When I checked back on 123.5, Jeff told me he was over Banning heading for San Gorgonio. I followed as far as Banning, where I circled at cloud base to wait and see how he did. It was getting a bit ominous under those booming thunderstorms!

Sure enough, our running radio commentary went something like this. Me: “Howz it goin Jeff?” Jeff: “ Sink...Bad Sink…ooow… getting kinda low…WOW did you see that lightning, it was right next to me! Pretty knarly, I’m getting rained on…it’s POURING...ok…OK I found some lift. I’m cool…are you still coming?” Me: “NO WAY, over.” I just didn’t feel thirsty for that kind of pain. I’m still thrilled just to be 40 miles from home, without needing to see how much I can push my luck against the mountains at cloud base under a thunderstorm.

Jeff said later he was skimming the ridges of San Gorgonio, and that there was snow on the ground. He also mentioned that it was very rough and was glad to get out of there, so I don’t feel too bad for chickening out. I plan to make my first time going up on San Gorgonio or to Big Bear a more relaxing and secure flight with tamer conditions.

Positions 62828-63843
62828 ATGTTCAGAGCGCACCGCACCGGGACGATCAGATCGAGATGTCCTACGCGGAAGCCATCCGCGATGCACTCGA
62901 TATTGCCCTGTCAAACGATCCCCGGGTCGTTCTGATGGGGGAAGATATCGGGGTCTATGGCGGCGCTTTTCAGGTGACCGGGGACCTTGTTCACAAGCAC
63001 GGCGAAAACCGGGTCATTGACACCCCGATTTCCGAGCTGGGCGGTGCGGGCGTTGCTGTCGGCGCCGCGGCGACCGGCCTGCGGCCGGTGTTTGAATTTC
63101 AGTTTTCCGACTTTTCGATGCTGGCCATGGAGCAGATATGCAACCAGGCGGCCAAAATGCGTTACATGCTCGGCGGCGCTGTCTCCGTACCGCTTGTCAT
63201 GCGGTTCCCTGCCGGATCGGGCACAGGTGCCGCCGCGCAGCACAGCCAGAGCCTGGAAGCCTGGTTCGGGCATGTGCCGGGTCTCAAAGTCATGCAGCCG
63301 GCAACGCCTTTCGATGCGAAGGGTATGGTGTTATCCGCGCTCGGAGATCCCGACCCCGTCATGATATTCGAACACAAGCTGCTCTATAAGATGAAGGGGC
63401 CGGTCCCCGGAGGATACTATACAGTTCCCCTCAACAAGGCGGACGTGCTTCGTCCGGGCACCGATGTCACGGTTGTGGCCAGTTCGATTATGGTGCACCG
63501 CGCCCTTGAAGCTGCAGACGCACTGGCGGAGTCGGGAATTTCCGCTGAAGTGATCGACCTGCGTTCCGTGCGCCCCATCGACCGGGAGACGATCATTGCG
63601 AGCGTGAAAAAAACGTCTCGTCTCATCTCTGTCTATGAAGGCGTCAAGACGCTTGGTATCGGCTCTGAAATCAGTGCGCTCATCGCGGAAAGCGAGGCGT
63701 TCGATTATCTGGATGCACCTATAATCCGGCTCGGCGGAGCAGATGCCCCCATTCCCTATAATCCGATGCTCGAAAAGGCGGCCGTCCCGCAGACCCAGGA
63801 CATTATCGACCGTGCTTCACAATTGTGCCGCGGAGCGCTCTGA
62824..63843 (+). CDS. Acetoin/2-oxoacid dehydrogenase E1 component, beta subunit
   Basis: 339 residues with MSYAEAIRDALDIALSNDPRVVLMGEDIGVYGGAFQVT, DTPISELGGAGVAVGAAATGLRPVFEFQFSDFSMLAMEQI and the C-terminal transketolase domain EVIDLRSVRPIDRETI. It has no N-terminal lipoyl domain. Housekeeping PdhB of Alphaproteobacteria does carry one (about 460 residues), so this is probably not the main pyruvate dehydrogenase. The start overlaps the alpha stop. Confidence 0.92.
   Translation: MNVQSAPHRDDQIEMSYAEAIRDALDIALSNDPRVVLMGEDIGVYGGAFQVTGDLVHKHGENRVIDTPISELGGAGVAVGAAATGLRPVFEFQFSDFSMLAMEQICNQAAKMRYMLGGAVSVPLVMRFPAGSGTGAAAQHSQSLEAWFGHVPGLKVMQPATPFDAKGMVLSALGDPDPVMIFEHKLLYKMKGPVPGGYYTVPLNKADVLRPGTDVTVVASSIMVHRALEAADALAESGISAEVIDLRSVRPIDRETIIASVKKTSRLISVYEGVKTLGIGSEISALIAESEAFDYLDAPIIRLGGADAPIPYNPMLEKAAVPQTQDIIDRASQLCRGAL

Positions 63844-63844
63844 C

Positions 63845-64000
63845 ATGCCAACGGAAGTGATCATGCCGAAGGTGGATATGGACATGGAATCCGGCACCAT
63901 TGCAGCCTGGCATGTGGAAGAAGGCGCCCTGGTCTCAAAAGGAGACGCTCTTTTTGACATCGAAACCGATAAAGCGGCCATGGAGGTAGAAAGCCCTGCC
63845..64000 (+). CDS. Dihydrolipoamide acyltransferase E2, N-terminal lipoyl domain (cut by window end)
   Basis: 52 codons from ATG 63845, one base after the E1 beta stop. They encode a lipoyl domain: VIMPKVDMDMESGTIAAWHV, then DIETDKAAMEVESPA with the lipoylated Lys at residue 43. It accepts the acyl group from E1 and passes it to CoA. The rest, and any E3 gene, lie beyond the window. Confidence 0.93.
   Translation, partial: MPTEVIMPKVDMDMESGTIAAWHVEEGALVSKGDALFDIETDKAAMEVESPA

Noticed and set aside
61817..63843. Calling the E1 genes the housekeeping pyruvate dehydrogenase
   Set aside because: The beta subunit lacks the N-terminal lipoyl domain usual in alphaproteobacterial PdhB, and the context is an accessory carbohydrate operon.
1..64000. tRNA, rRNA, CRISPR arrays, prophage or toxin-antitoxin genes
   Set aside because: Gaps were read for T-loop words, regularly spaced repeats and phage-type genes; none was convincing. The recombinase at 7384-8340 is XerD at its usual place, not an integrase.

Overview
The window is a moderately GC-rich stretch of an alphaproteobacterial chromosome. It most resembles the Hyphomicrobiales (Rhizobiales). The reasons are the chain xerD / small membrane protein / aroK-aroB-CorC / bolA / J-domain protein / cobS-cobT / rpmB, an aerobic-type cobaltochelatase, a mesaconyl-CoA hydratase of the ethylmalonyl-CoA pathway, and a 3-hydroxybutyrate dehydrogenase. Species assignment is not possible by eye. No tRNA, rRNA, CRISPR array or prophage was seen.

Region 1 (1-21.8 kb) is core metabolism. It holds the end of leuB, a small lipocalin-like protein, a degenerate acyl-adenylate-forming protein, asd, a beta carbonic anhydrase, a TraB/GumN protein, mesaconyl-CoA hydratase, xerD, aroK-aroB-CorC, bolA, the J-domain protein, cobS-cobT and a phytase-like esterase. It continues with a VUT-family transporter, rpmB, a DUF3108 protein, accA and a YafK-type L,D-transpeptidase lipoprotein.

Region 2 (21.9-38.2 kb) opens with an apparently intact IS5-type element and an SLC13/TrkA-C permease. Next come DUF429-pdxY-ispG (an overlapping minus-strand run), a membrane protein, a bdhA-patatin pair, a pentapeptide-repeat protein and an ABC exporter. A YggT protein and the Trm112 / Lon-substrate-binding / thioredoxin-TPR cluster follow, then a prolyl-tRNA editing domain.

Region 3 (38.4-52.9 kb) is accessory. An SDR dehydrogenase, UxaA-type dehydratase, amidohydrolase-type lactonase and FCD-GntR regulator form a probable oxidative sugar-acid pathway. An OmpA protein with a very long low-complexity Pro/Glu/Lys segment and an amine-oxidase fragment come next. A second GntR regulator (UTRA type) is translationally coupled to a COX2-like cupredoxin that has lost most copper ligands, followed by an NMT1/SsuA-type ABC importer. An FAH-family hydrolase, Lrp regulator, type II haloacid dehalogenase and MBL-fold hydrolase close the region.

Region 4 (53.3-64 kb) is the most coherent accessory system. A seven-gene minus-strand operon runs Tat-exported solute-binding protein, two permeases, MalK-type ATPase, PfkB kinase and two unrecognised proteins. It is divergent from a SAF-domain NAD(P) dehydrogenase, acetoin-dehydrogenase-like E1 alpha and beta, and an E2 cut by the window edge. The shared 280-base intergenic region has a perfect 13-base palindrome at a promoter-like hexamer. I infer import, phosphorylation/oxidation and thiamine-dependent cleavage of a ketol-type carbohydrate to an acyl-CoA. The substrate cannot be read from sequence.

Thunderstorms threatened over development.

Since I was not going to make the jump over to San Gorgonio, I left Banning. I decided to set course southwest and flew up against the ridges leading to the peak of San Jacinto. The cloud cover was solid and the top of the mountain was completely obscured by thick black menacing clouds, so I did not get far. Instead, after getting sprinkled on, I headed back towards the S ridge from the “back side” and started thinking about working my way closer to home. A nice cloud street was setting up from the S disappearing into the distance towards Perris Valley, so I made that my next goal. Lift was a bit spotty and disappointing and I noticed that the winds at 7000 to 9000 feet were blowing pretty hard from the southwest. My ground track when thermalling was moving me in the wrong direction at an alarming rate. I therefore chose to drive straight upwind several miles before taking another climb and was rewarded with some much stronger lift under the upwind and sunny edges of the cloud street right where the lift was supposed to be!